How Mentors Encouraged Kathryn Bigelow To Shoot for Cinematic Greatness #RolexandCinema | SENATUS



How Mentors Encouraged Kathryn Bigelow To Shoot for Cinematic Greatness #RolexandCinema

2 November 2020

By Christian Barker

The first and, to date, the only woman to win an Academy Award for Best Director, filmmaker and Rolex Testimonee Kathryn Bigelow began her career in the 1970s as a visual artist — a painter. She might never have gone into filmmaking, and the silver screen may have been deprived of one of its greatest talents, but for the encouragement of certain key mentors in those early days.

Rolex Testimonee Kathryn Bigelow and her Datejust 36
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Just out of high school, while studying painting at the San Francisco Art Institute in the early '70s, Bigelow was accepted into the Whitney Museum of American Art's prestigious and highly selective Independent Study Program in New York. There, she met and was officially mentored during her studies in the program by the established artist and pioneer of conceptual art, Lawrence Weiner.

In an interview with Rolex, Bigelow described Weiner's mentorship as a "conversation". Weiner, Bigelow said, "would be very challenging, challenge your ideas. Why do you want to make this? Why is that an interesting idea? He would pose these wonderful existential questions … we would have these great, rigorous conversations that were in equal parts challenging, exciting, frustrating. That, for me anyway, is the genesis of inspiration."

Weiner's art incorporates a wide spectrum of media, including installations, explosions (yes, seriously), books, sound art, sculpture, performance art, graphic art, video and film. Bigelow actively participated in many of Weiner's film projects in the early 1970s, and also pitched in on film projects for performance artist Vito Acconci.

It was while working on a series of projections for Acconci (whose apartment Bigelow shared, along with fellow future artist-turned-director, Julian Schnabel) that she was first inspired to make a film herself. "Somehow I commandeered a camera, got a crew of friends together, and shot something," Bigelow told Interview magazine.

That magazine's creator, Andy Warhol, was instrumental in Bigelow's switch from art to film. The pop artist and filmmaking iconoclast suggested during a conversation with Bigelow that making movies would allow her to reach a broader audience. "Andy was saying that there's something way more populist about film than art — that art's very elitist, so you're excluding a large audience," Bigelow said.

In an interview with Time magazine, she explained, "I remember going to the [Museum of Modern Art] and looking at the Maleviches and the Mondrians, and thinking, 'The audience for this is very specific.' It requires that you come to it with a certain amount of information, a context. And you don't necessarily need that with film. A movie is accessible, available. That was exciting to me from a political standpoint."

Bigelow won a scholarship to study for a masters in film at Columbia University, where the division was co-chaired by the Academy Award-winning filmmaker Milos Forman, director of One Flew Over the Cuckoo's Nest and Amadeus. Here, Bigelow was taught by the legendary film theorist Peter Wollen. "He was great… He's illuminating," she told Interview. "Until I met him I was just looking at light reflected on a screen. After that it was more like a window. I graduated and wrote The Loveless."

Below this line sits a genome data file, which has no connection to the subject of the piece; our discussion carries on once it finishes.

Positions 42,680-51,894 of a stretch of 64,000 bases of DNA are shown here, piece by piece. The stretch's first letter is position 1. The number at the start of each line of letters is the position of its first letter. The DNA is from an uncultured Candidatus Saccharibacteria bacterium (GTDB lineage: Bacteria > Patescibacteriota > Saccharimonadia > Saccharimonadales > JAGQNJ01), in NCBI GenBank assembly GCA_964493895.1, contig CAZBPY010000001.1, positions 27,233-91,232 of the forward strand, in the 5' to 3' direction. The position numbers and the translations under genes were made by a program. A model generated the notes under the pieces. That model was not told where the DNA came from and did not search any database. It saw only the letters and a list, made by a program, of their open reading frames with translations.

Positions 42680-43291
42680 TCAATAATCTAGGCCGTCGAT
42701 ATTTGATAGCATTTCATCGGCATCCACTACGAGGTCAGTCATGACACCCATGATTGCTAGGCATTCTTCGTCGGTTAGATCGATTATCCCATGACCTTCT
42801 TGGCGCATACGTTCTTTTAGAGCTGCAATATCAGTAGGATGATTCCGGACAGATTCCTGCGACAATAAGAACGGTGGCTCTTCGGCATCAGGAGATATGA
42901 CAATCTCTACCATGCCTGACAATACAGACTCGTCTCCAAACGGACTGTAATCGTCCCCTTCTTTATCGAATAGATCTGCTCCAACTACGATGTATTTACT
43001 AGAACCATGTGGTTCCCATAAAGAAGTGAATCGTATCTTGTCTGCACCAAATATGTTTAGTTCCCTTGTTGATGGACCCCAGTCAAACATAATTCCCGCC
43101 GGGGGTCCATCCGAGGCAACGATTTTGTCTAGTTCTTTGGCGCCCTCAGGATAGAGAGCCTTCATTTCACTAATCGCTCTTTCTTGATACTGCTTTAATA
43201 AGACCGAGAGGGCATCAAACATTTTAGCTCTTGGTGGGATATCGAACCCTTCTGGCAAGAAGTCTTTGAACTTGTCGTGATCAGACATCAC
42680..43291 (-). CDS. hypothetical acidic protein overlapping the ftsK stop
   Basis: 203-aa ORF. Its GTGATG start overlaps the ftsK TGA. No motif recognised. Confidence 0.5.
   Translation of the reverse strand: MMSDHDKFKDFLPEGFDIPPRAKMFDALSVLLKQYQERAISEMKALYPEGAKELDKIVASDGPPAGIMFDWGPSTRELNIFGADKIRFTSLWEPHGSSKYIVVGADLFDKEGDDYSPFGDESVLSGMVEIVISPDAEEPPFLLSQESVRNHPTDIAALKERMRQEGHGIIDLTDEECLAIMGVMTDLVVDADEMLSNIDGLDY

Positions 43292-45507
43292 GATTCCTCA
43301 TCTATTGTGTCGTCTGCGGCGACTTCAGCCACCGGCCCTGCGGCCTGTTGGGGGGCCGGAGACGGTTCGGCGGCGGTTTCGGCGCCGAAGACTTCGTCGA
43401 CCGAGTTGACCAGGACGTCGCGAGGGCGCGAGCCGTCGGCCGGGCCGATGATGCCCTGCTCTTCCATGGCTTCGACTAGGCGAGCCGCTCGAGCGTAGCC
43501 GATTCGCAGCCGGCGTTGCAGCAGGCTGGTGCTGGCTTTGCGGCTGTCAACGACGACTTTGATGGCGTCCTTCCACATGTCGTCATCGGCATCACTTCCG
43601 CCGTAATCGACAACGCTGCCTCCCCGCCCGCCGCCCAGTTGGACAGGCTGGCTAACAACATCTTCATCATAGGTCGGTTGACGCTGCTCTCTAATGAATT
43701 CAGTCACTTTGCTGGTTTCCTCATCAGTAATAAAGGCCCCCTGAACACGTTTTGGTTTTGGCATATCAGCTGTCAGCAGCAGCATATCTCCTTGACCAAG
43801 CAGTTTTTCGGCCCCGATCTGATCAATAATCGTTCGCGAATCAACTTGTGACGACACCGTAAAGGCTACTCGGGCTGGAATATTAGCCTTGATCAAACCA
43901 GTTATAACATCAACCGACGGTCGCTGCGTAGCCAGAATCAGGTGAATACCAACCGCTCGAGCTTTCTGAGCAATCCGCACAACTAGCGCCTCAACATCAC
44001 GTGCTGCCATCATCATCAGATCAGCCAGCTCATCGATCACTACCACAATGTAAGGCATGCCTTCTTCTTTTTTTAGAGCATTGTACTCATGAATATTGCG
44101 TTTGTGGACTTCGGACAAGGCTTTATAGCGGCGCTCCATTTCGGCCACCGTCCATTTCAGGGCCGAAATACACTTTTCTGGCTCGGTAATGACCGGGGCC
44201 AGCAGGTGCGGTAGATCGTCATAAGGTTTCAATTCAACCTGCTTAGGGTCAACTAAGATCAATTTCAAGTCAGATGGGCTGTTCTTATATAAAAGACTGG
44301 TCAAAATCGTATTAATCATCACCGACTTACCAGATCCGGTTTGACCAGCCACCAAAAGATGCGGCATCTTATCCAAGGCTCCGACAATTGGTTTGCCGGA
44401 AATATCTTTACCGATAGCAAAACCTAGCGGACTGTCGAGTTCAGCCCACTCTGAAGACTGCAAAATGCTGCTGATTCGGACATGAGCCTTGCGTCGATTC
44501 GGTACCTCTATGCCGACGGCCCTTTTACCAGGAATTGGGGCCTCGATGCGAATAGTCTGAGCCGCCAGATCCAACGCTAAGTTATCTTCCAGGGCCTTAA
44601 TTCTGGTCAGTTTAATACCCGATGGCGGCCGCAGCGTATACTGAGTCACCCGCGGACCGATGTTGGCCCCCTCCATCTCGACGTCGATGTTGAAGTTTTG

Released in 1981, this tale of outlaw bikers set in the 1950s was Bigelow's first feature film, providing Willem Dafoe with his debut starring role. It led to the opportunity for Bigelow to make vampire film Near Dark in 1987. When that blood-spattered cult hit caught Oliver Stone's eye, Bigelow said, Stone called her and offered to produce her next film — female cop action thriller Blue Steel, starring Jamie Lee Curtis. "Without his involvement, it would never have been made," Bigelow said of Stone's support.

Kathryn Bigelow subsequently started what would become a lasting creative partnership with James Cameron, a fellow Rolex Testimonee. The latter first produced Bigelow's seminal 1991 surf-heist flick Point Break, with Keanu Reeves and Patrick Swayze, then produced and co-wrote her 1995 sci-fi / noir epic, Strange Days

K19: The Widowmaker would be her next project in 2002. But it was The Hurt Locker released in 2008 that would catapult Bigelow to new heights. She won the Academy Awards for Best Picture and Best Director, and followed that up with Zero Dark Thirty in 2012 which was nominated for Best Pictures at the Oscars. Bigelow had truly scaled the pinnacle of Hollywood success.

Today, not least through her experiences with the many who came before her, Bigelow is helping inspire and uplift the next generation of cinematic talent. "I don't think you know at the time that it's happening, that you're passing on knowledge to somebody else," she said. "This is the authenticity of it."

Bigelow believes mentorship of the sort she benefitted from and is now giving back "is really a process of transferring information, transferring knowledge, a way of thinking, and it's unconscious. You don't think, 'Oh, I'm being mentored' or my work is potentially providing a crucible for somebody else to learn from. It's an invisible, intuitive process you can't control."

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